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smoking with chantix. as a police officer, i've helped many people in the last 23 years. but i needed help in quitting smoking. along with support, chantix (varenicline) is proven to help people quit smoking. chantix reduced the urge for me to smoke. it actually caught me by surprise. some people had changes in behavior, thinking or mood, hostility, agitation, depressed mood and suicidal thoughts or actions while taking or after stopping chantix. if you notice any of these, stop chantix and call your doctor right away. tell your doctor about any history of mental health problems, which could get worse while taking chantix. don't take chantix if you've had a serious allergic or skin reaction to it.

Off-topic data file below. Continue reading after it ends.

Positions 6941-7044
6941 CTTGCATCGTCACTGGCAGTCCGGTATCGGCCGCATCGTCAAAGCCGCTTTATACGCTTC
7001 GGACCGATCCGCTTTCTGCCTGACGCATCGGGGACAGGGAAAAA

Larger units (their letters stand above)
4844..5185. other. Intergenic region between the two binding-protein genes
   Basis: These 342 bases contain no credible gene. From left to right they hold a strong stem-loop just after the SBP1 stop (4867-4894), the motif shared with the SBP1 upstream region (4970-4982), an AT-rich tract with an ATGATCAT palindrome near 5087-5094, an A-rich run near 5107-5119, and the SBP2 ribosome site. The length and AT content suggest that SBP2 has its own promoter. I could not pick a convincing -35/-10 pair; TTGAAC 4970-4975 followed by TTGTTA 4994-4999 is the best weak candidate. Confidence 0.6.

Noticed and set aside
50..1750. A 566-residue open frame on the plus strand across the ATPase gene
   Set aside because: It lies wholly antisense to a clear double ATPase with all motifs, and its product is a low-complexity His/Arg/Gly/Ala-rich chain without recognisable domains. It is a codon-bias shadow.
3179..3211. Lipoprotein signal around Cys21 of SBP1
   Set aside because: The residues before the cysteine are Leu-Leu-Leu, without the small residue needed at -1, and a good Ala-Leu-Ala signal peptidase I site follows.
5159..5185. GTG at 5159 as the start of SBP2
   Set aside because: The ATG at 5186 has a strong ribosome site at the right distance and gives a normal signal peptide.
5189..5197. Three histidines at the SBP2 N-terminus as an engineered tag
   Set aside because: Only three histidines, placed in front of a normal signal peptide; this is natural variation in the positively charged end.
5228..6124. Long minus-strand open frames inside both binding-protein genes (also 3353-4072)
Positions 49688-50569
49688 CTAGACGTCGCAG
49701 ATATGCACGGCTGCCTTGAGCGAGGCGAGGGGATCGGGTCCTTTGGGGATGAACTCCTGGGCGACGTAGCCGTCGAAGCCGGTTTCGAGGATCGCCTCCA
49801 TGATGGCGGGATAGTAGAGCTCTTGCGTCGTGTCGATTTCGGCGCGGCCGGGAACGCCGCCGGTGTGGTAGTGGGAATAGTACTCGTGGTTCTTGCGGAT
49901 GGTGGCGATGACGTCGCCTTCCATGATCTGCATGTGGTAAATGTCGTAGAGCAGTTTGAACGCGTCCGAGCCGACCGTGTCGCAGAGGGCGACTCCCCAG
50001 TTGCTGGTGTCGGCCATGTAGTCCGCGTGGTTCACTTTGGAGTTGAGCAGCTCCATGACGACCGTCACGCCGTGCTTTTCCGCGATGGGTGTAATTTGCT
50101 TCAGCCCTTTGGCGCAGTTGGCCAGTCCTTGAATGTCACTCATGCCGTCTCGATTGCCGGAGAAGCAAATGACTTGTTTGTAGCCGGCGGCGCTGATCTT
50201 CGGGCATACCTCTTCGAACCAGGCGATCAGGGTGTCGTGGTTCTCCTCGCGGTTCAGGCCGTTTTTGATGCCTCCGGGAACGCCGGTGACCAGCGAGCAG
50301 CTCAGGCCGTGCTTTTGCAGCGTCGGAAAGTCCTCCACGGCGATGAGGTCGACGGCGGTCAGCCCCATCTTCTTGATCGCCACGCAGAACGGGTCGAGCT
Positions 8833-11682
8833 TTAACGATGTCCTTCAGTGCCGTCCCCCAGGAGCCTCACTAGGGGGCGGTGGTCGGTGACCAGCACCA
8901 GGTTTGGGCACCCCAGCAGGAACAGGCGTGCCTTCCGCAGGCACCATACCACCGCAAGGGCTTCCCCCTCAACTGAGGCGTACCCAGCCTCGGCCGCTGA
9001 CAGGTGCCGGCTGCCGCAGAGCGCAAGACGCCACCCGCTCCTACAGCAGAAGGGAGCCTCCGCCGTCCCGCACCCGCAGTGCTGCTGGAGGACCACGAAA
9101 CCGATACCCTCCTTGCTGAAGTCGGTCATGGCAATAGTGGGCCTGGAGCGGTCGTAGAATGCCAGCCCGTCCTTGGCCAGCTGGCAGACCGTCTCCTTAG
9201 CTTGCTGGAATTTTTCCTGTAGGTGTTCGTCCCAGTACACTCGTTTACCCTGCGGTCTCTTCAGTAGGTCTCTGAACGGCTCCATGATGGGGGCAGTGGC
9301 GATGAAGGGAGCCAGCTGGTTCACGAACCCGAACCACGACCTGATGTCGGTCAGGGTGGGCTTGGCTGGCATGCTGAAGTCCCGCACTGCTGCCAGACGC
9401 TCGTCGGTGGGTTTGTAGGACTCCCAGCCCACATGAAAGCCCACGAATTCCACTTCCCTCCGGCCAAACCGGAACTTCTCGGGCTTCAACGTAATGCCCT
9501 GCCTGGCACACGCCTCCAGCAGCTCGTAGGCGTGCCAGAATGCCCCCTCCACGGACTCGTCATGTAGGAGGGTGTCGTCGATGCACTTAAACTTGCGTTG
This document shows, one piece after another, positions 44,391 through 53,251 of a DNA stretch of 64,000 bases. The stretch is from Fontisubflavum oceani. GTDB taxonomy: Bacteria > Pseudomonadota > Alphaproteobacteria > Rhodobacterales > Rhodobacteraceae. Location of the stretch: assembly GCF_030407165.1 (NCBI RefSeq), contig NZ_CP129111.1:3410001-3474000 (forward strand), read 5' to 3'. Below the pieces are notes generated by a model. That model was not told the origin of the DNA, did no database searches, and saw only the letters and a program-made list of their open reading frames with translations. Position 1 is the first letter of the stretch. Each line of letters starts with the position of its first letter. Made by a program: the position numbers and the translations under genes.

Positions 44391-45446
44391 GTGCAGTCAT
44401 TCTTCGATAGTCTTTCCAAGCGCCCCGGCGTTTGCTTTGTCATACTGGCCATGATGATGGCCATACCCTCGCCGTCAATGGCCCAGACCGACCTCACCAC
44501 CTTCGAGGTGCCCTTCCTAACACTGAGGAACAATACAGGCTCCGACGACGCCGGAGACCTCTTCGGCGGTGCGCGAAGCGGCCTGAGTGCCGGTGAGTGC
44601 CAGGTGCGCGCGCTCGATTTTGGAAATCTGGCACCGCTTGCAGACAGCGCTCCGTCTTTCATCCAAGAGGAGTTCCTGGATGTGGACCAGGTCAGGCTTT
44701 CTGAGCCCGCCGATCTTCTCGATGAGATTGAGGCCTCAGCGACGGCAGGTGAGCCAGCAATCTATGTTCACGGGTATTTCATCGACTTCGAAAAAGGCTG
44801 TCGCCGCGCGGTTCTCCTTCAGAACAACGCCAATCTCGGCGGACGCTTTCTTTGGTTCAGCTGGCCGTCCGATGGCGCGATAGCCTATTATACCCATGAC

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if you develop these, stop chantix and see your doctor right away as some could be life threatening. tell your doctor if you have a history of heart or blood vessel problems, or if you develop new or worse symptoms. get medical help right away if you have symptoms of a heart attack or stroke. use caution when driving or operating machinery. common side effects include nausea, trouble sleeping and unusual dreams. i did not know what it was like to be a non-smoker. but i do now. ask your doctor if chantix is right for you. this is charlie. his long day of doing it himself starts with back pain... and a choice. take 4 advil in a day or just 2 aleve for all day relief. honey, you did it! baby laughs! may 2003.